The heist film genre has seen a number of iterations in 2018, as well as genuine re-inventions. The first of which takes the genre to self-referential and self-examining levels with American Animals, a deconstructive entry into the genre with its attention to itself and the history of heist films and their real-world impact. The second is Widows, which has been constantly referred to as a heist film even though it is more of a character-focused drama (though one that indulges in a cinematic unrealness).
American Animals and Widows both have their similarities as heist films, as they both centre on a group of completely inexperienced people ambitiously deciding they can pull off a difficult heist. These two heist troupes simply follow an already established plan, whether it’s a note-book full of plans like in Widows or heist films themselves like in American Animals.
The central basis of Widows is similarly played out in American Animals, but incidentally, and that is the lack of a romantic partner. The widows are of course grieving, but they are also left suddenly independent and only reliant on each other. The boys in American Animals, although very far from any strong emotion like bereavement, are too seen with zero romantic partners. In fact, they have very little friends and are scantly seen interacting with their family. Both heist groups are insular not just in their secret heist plan, but in most other aspects of their lives, so that their camaraderie among themselves is all the more stronger and more essential.
There are two main reasons I prefer American Animals over Widows, each for its value as a drama or comedy. There is far more attention paid by American Animals to the morality of the robbers’ scheme, specifically on the psychological trauma of its potential victims, which Widows pays just about zero attention on. American Animals also has a more authentic, and ergo more comedic, view of the inexperienced robbers executing their big heist, which comes across as cringingly slapstick as opposed to the entirely amateur, yet mostly successful robbers in Widows.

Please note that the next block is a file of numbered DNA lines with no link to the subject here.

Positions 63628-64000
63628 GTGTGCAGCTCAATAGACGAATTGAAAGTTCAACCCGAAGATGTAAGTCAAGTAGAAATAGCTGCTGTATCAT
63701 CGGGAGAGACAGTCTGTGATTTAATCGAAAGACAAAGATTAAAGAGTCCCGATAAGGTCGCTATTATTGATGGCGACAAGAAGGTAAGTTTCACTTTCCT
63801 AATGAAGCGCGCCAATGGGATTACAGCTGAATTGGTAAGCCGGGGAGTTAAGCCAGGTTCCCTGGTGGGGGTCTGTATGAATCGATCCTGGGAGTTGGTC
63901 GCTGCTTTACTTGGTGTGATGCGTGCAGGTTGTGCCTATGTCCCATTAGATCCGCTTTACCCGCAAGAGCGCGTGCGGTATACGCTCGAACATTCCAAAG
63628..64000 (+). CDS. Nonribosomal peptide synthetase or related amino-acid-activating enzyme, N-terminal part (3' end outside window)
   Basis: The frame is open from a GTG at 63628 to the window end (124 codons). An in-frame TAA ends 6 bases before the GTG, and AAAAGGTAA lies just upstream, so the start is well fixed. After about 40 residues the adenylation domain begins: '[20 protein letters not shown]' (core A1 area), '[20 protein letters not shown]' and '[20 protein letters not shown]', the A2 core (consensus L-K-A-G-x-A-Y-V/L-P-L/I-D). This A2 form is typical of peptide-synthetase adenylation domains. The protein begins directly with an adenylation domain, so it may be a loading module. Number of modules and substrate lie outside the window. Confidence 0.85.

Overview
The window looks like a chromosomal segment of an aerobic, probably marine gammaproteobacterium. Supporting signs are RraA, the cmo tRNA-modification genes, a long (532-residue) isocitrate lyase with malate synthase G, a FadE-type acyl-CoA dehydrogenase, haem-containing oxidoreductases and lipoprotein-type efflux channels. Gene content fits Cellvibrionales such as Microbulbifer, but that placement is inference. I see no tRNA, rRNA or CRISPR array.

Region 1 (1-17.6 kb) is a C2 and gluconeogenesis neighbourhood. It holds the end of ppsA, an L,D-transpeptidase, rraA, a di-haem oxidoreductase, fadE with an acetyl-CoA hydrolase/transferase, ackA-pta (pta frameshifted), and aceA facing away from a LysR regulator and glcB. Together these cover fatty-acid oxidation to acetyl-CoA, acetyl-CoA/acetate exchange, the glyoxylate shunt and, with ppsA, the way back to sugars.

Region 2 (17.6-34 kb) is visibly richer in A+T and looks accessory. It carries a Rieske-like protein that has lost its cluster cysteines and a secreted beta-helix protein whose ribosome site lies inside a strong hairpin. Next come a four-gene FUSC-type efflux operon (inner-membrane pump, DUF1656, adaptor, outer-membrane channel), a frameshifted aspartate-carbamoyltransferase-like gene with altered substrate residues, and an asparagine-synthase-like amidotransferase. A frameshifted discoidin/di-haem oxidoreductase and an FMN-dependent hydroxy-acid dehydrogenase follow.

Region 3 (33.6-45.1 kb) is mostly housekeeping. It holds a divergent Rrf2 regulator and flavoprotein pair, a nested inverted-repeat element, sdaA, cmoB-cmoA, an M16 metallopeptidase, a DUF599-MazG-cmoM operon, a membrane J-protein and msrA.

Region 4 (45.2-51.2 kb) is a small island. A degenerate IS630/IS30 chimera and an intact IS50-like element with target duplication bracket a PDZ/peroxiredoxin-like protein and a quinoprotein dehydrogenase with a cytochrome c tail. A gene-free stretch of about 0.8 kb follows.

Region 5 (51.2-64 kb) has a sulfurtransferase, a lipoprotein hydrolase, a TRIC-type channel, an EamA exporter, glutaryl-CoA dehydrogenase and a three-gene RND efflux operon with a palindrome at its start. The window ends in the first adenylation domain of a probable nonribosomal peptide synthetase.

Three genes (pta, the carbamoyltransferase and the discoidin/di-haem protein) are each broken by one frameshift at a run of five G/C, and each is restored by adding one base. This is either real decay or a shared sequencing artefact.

I also believe that American Animals comes across as more realistic and more true-to-life because of its slapstick nature, as opposed to the searing uber-seriousness of Widows. As granite-solidly made as Widows is, especially in the heist scene itself that brutishly pits the audience against the wall and holds a knife to their nads, everything that comes after it and brings the film to its conclusion is far too clean for this story about ordinary people suddenly branching out into such outrageously criminal work. There’s the feeling that the film merely wants to posit the idea of women taking over the men’s role and doing it with 100% success. Of course, the issue here is that these particular women are completely out of their element in regards to their men’s crimes.
In fact, whilst the heist is being planned in American Animals, they spoof the pitch-perfect rock ‘n’ roll execution that movies like the Ocean’s Eleven series often portrays these heists. American Animals is the film that revamps the heist genre correctly (even though Widows is only a “heist” genre in quotes). It does have the advantage of being based on a recent true heist, and even features the real perpetrators giving talking-head interviews explaining their sides of the story, but it still feels far more like the film that unpacks the heist genre and examines what has been previously left unexamined, whereas Widows only wears the heist genre upon its compelling (and admittedly satisfyingly silly) drama story and characters.